Photo Courtesy of Carnegie Mellon University
Carnegie Mellon's year-old innovation institute links engineering, design and business.

Applying its own innovative thinking, Carnegie Mellon University decided last year to unite graduate programs in engineering, fine arts design and business in what it calls "an unprecedented market-focused center designed to speed the pace of innovation."

As it passes its first anniversary, the Pittsburgh school's Integrated Innovation Institute offers or plans to offer degree programs in three states; student projects have gone commercial and more than 100 new graduate participants have signed for next year.

While two of the institute's degree programs go back a decade, the institute allows participants to cross-train in the three disciplines it considers the core of innovation and offers a "pilot laboratory" where grad-student teams tackle corporate-sponsored challenges "with real-world rigor and accountability," as well as seeking engineered solutions for larger social issues.

The institute "upends the traditional linear, silo approach to new product development, and enhances thinking and results," says Jonathan Cagan, a mechanical engineering professor who is the institute's co-director and director of innovation and entrepreneurship at CMU's Carnegie Institute of Technology. "It could take people 15 years to gain the experience these students get in a year."

The institute includes a product innovation focus in Pittsburgh, another on software in Silicon Valley, Calif. and a third in integrated media set to start in New York City in late 2015. "If you want to be an engineer and reach across disciplines, we can help that," says Cagan.

Cagan notes that students were key to devising a shuttle clamp for safety lines on high-rise construction sites that allow workers to pass each other in tight spaces without unhooking. The research was sponsored by mine and construction safety product maker MSA, with the "Bypass Shuttle" hitting the market last fall, says Cagan.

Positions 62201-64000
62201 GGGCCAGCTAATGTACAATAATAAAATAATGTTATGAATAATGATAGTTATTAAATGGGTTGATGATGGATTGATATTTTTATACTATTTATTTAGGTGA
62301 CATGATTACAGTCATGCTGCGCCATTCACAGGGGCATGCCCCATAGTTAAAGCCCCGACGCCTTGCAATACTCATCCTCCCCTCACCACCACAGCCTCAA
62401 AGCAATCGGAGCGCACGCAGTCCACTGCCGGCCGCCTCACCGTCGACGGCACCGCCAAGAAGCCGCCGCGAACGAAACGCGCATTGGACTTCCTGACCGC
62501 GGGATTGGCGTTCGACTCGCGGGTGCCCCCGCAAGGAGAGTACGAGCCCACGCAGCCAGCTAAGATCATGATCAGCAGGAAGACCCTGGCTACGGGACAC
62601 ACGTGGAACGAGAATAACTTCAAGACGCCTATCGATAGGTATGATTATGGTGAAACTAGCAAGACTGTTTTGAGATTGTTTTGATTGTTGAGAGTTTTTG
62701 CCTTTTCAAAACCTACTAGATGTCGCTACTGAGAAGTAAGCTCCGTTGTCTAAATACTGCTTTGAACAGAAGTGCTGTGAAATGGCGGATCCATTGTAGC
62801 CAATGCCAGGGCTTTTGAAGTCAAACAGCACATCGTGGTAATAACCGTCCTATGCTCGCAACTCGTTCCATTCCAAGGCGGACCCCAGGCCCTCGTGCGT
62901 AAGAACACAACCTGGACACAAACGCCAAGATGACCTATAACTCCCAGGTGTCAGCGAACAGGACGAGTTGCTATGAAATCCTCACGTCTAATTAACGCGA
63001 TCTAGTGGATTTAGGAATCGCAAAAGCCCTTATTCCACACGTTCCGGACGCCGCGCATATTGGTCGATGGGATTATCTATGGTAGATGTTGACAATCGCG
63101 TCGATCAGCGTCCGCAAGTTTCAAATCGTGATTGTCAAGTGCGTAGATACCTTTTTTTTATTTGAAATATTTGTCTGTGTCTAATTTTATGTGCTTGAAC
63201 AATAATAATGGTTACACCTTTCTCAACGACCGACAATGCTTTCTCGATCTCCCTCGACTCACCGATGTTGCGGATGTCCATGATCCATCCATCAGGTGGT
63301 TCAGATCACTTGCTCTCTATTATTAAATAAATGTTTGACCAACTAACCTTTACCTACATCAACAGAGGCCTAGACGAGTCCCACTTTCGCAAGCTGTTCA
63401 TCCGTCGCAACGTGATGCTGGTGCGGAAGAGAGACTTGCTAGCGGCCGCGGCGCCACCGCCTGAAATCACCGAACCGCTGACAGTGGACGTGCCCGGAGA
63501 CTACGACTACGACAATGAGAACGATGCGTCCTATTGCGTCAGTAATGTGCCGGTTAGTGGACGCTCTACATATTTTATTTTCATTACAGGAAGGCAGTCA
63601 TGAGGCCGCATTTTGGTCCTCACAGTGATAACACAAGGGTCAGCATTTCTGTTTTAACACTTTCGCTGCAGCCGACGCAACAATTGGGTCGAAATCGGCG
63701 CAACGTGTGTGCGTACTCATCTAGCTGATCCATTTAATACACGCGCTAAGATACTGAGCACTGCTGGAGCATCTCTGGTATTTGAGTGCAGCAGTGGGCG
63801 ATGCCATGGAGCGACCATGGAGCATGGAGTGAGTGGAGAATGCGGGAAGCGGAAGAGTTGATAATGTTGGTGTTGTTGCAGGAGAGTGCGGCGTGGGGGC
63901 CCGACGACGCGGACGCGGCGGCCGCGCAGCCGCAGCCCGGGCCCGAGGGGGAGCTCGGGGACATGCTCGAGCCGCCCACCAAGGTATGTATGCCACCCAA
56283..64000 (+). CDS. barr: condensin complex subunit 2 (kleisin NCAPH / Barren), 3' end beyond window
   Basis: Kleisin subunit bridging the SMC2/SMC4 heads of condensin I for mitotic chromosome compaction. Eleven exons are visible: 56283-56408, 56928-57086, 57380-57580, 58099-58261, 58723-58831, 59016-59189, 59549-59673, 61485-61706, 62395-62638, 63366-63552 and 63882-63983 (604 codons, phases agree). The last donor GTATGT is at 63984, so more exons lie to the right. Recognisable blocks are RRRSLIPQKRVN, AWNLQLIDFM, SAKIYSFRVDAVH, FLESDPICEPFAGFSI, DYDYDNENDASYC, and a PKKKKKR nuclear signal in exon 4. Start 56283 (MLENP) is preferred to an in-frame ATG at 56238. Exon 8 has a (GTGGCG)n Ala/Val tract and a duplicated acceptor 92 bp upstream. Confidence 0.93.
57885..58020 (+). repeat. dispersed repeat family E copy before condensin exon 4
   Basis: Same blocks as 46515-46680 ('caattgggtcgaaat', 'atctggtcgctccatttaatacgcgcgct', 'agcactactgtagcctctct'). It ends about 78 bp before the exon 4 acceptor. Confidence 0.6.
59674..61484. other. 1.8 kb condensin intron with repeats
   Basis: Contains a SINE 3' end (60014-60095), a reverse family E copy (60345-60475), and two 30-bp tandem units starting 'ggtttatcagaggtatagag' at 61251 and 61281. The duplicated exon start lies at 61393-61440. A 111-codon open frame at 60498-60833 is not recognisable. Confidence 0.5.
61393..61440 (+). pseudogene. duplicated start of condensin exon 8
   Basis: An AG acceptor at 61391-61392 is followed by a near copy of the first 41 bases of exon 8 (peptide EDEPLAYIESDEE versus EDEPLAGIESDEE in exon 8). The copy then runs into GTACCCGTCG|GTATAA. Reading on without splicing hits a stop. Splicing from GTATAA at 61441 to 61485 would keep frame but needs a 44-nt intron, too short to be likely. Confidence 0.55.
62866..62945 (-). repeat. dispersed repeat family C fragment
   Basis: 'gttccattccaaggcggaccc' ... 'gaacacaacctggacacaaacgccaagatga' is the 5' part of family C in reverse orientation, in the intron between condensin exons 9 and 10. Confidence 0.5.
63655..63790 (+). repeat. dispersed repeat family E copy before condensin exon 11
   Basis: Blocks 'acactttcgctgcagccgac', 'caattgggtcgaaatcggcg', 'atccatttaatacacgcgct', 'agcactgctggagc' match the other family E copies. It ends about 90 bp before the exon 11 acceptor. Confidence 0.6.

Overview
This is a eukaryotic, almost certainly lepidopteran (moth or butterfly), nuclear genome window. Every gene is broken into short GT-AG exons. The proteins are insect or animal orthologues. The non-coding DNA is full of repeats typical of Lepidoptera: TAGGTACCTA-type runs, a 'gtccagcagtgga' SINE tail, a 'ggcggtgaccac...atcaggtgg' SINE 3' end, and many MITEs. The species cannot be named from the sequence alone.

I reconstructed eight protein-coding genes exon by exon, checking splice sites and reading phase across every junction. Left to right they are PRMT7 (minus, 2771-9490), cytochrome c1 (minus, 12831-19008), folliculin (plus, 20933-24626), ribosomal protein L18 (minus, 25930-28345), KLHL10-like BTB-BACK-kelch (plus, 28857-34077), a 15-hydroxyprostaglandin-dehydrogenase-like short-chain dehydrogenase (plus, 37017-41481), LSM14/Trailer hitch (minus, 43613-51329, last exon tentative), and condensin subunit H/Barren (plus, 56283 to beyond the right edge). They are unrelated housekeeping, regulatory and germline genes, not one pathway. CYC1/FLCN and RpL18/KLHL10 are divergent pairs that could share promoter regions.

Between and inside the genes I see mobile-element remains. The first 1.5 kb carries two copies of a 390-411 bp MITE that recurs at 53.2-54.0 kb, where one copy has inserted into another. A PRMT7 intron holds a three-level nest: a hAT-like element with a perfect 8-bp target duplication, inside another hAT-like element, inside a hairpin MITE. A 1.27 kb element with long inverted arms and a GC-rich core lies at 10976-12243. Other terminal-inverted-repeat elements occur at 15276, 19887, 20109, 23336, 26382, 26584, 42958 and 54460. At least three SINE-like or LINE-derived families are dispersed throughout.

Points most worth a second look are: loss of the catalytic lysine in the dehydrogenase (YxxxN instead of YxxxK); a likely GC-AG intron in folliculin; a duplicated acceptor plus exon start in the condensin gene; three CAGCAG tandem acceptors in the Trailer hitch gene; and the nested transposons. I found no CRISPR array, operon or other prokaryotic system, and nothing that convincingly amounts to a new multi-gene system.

Students also designed improved driver living space in long-haul trucks and developed a prototype for a self-sustainable water purification system.

Jason Jura, a CMU mechanical engineering grad, calls enrolling in the program "one of the best decisions I have made in my life."

He says his undergraduate degree "left me unsure of what I wanted to do, and which field I wanted to focus on. The one thing that was really missing was the relation to a marketable product. Yet this is critical, because most of us who graduate with engineering degrees will work for companies making new products and technologies."

Jura adds that "many companies in the Fortune 500 some 50 years ago are no longer there because they didn't adapt and innovate. The [institute] experience creates people who are prepared for this new market."

He adds that the Institute grad experience "allowed me to apply that background knowledge, gain experience with corporate sponsors and be more prepared."

According to Jura, the student involvement in the MSA safety clamp development "was a learning experience" for the company as well.

"Seeing the CEO of MSA talk so highly of the project from our group, and talk not only about how excited he is about it, but also the admiration from competitors really says it all," says Jura.

Jura now is a research design engineer at equipment giant Caterpillar working on machine concepts. "I get to work on projects that rethink and reshape our product line and the market."

He foresees a long career in research but does not rule the possibly of creating his own startup. "I am just waiting for the idea that seems right to me," says Jura.